Knight: You’re using many art works in this film and placing Jane within the realm evoked by them. What made you choose those specific art works?
Varda: We were in the studio of a painter, he let us have his studio to shoot in. So it was another opportunity to talk about painting, to talk about Salvador Dali. Every scene of Jane B is an opportunity for her to do a different role that she would never do in cinema. Especially Jeanne d’Arc. But what was also interesting is that we also invented a lot of characters. And actually the idea for Kung-Fu Master! came to us while we were shooting Jane B. Jane wanted, all of a sudden, to do this other story, where she is in love with a teenager. But if we had told the story in its length, it would have broken the rhythm of Jane B. So we decided to make a separate film, Kung-Fu Master! When the film was originally released in the US in 1988 or 1989 it was called Le Petit Amour (The Little Love) and a lot of critics saw it, Jonathan Rosenbaum among others, they are old now.
Knight: How was Kung-Fu Master! received in the U.S. in 1989?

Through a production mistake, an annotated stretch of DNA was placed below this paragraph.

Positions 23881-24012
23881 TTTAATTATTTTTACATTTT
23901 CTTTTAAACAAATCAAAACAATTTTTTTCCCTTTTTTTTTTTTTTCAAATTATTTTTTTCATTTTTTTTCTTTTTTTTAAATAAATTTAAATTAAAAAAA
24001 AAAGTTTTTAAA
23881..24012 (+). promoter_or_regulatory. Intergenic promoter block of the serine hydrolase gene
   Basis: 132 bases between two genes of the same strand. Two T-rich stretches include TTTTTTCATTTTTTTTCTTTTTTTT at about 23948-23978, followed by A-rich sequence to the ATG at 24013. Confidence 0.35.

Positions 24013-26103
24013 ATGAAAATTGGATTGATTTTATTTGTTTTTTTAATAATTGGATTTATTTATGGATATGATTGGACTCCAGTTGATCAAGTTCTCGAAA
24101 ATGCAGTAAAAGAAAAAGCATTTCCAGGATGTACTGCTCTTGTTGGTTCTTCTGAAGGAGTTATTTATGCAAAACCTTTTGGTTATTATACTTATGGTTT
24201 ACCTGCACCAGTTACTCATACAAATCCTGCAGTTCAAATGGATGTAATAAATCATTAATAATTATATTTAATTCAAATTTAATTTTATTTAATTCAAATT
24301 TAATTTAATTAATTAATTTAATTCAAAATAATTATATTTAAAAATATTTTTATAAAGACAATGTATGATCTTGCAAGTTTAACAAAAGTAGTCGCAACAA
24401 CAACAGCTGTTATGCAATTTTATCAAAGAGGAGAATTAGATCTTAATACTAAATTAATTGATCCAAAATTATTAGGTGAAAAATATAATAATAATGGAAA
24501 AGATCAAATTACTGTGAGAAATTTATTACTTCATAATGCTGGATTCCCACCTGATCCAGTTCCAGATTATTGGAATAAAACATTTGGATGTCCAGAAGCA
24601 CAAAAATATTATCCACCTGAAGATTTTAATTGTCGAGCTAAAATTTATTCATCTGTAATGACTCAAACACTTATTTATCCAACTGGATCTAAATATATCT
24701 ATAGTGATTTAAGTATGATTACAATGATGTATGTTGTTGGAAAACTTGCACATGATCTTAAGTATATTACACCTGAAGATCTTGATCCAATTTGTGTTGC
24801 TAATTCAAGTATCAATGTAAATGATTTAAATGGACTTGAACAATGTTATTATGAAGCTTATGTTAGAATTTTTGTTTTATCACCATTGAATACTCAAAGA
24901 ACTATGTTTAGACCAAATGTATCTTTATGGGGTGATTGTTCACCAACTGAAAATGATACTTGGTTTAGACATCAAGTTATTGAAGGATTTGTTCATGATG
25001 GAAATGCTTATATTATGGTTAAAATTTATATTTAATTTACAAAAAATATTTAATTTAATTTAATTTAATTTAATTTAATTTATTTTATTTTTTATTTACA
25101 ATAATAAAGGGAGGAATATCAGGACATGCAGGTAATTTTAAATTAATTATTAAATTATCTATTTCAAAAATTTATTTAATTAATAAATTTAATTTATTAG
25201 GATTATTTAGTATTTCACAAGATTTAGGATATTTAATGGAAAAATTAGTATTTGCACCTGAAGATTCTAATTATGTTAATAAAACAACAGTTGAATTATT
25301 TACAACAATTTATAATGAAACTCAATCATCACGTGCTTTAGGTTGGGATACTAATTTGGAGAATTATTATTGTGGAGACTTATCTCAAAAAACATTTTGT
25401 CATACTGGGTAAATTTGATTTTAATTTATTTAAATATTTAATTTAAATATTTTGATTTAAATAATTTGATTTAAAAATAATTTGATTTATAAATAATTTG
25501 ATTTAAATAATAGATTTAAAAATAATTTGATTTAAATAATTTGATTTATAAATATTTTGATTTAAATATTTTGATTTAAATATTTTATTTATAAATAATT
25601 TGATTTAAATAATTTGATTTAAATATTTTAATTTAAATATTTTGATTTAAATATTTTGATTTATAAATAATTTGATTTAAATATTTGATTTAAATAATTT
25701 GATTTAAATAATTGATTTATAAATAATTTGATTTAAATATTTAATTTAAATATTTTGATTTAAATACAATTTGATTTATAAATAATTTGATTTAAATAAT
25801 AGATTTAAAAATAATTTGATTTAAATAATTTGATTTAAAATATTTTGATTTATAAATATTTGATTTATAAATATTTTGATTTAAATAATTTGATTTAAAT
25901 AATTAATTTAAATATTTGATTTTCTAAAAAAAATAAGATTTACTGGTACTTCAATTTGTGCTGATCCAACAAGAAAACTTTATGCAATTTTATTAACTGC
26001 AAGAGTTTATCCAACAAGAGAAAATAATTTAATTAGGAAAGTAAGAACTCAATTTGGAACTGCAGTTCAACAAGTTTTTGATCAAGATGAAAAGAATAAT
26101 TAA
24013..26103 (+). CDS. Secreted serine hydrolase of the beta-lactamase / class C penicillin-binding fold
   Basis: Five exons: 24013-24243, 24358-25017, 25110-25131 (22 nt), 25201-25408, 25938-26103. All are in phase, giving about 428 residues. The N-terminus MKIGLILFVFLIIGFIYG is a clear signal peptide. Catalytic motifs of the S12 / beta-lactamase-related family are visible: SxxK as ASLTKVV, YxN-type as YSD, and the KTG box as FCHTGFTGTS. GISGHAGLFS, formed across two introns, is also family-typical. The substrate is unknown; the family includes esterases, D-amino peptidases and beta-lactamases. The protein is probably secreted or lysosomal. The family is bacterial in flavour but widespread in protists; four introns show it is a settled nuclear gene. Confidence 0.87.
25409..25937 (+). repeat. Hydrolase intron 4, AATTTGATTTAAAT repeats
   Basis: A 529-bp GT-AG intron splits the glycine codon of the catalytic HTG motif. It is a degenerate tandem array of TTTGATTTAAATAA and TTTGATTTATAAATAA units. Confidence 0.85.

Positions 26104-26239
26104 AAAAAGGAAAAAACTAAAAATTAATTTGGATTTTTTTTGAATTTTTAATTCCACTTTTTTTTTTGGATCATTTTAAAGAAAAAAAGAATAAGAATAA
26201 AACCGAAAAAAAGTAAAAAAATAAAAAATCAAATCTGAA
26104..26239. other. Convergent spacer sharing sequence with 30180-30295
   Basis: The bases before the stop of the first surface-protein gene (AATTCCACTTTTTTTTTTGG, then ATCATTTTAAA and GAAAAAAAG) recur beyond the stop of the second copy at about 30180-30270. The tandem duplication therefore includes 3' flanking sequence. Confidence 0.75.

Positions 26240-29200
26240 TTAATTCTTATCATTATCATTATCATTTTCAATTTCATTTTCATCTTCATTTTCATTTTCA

Varda: Very well, but it’s a shocking film. The critics were a bit shocked, it’s a delicate subject.
Knight: Yes, it’s a very daring film, even for contemporary audiences, I would say.
Varda: With this film, I was trying to understand teenagers. There is a scene at the beginning with Jane in front of a window and you can even see me for a few seconds. I always ask myself the same question about teenagers and their interior world. They are fragile. But I can’t imagine this story happening now because with the Internet, and porn films and the wide availability of pornographic materials, teenagers today are not in the same situation as teenagers were 35 years ago. It was the first time we were talking about AIDS in France. So until then we were telling teenagers, “love is beautiful, make love” and in 1987 we suddenly started telling them “be careful, love is dangerous.” This made a big difference in the lives of teenagers.
Knight: Yes but I’m not sure the teenager in this film is so fragile. I’m thinking of the last scene now, he comes across very cynical.
Varda: He is cruel, yes. Both of these traits exist in him. He’s fragile because of things he does not understand very well, and he’s cruel because he feels suffocated by love. The film is cruel towards Jane’s character because, although a grown-up woman, she is a teenager at heart. That’s why the story is sad, she is rejected by society as if she were a bad person. But she is not a bad person obviously. It’s an interesting film and now that we are talking about it, and maybe other people will see it and talk about it, I’m also a bit sad because of distribution issues, my two films come out at Lincoln Plaza for one week and that’s it. People can see one film one night and the other film the following night. That is very cruel because people don’t decide very fast what film to see. Also for the press, you only have a few days to tell people what films to see, that’s a little cruel too, don’t you think?